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Help with drills and their use in teaching!

post #1 of 10
Thread Starter 
I have often attended clinics and ski camps. However, i noticed that there is always a difference in the way instructors or trainers approach problems. I wonder if anybody has ever compiled a least of moves and what particular problems they may address:

For instance: Thumper Turns: useful in the following cases: ..........
Javeline Turns: useful in the following cases: ...........
One ski skiing: useful in the following instances:
something simple like:
Hourglass turns: useful to teach skiers to vary the size of their
etc... Once I had a class where an instructor was basically just using one-ski skiing for everything. Now, I see some benefits, but is it really necessary to just use it as a cure all method?

Many times I came home from camps and clinics thinking that this or that move was the one to use in the case it was presented, but this is clearly not the case.
post #2 of 10

The Alpine level 3 study guide gets into this a bit. The Vail handbooks have a lot. But I've never seen an effort to do a "Drill Guide" as you describe. Such a thing would grow into a monster. It would need to be a database of some sort so that you could (cough) drill down by level of skier, skill focused on, alphabetical name, on snow vs off, etc. etc.

IMO, choosing a drill to work on a skill is more art than science. There is a science part where you have drills that are mainly focused on specific skills (e.g. balance, edging, rotary, pressure - but a lower level of detail), but many drills can do multiple duty depending on how they are adapted or presented. The art is adapting the drill to where your students are at, the terrain you have available and the conditions du jour. Sometimes you choose a drill to reinforce a strength so that it can help "pull" a weaker area along. It seems that most pros, once exposed to a drill, simply add it to their bag of tricks, then use it artfully in situations without consciously thinking cookbook style.

At the Snow Pro Jam in Killington this year, Brian Whatley gave us a handout (it's at the bottom of the link) with drills on it for an idea of things we could be asked to do in a Level 3 exam. Although he explained these drills, the focus of the discussion is what they were versus what skill they were testing. After I get back from clinics I write up my notes to include whats and whys of the drills that were done, but these are terrribly verbose and mixed in with other stuff. Do these help a little John?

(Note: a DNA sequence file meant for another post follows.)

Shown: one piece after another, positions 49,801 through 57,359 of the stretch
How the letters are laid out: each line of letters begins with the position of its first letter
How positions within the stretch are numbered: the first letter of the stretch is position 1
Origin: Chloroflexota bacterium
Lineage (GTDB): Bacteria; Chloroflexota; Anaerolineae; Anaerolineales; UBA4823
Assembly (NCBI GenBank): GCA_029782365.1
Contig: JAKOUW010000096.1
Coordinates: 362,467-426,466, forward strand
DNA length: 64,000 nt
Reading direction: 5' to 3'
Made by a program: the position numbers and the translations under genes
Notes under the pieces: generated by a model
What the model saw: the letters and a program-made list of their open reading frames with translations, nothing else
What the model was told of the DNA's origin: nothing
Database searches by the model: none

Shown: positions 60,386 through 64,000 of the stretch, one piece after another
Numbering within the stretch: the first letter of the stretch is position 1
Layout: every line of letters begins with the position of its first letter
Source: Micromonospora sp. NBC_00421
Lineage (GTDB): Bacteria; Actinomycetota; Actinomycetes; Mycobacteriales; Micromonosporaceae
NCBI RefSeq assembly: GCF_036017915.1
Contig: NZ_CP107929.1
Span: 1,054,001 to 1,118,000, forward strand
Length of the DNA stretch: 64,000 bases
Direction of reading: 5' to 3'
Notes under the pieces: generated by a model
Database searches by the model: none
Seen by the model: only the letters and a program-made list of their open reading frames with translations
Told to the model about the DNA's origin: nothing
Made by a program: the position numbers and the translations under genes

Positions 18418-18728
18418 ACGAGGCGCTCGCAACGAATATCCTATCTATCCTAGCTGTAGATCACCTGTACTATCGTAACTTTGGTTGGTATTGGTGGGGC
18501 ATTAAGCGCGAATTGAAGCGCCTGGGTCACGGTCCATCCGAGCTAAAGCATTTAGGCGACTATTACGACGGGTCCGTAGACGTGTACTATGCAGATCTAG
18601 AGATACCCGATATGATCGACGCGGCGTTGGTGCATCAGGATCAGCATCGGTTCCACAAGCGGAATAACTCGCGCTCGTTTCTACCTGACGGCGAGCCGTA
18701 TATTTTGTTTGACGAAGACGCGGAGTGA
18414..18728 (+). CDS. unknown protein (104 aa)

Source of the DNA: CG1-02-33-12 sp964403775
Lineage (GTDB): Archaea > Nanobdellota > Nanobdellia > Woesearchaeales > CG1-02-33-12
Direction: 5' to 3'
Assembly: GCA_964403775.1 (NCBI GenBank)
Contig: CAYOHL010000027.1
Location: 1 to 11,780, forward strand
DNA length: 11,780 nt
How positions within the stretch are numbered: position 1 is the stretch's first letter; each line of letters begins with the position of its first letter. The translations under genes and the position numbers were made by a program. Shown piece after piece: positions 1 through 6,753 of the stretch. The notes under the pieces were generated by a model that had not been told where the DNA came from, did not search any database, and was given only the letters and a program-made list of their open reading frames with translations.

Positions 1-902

If we're going to push this idea forward, I'd like to see visual cues for the exercise being done correctly or not and common problems with the exercise being discussed. And then what would be really cool would be a link to a video clip demonstrating the exercise. This would be a wonderful Epic project.
post #3 of 10
Rusty: thanks for the post of Brian Whattley's handout. I skied with him on a level 2 prereq. a few years back and found him to be a quiet unassuming examiner who had a good way about him with regards to getting relevant info out to the instructors. Looking over the list of skills drills you posted gives me great insight into "drills" I could go out and use to look for things in my students skiing. If they can do some of these tasks well then try other tasks to see where the comfort zone ends. Then start finding out what is happening or not happening at the skis . Could be one thing i.e edging, or probably a combination of the four skills, balance, rotary, edging, pressure. Pick one task ,lets say pivoted side slips in corridor, this is a pretty high level task, skills needed are definately balance, rotary, pressure and edging. If not balanced over the skis one will track out of the corridor, not enough foot and leg steering there won't be a quick pivot, too much edge will lock or rail the edges sending one out of the corridor, too little and will just slip down the hill. What this task could be used for in "real" skiing? How about a bump progression, pivot on top of bump and slip down back side? How about working to slow round short turns on a steep trail staying in a tight corner?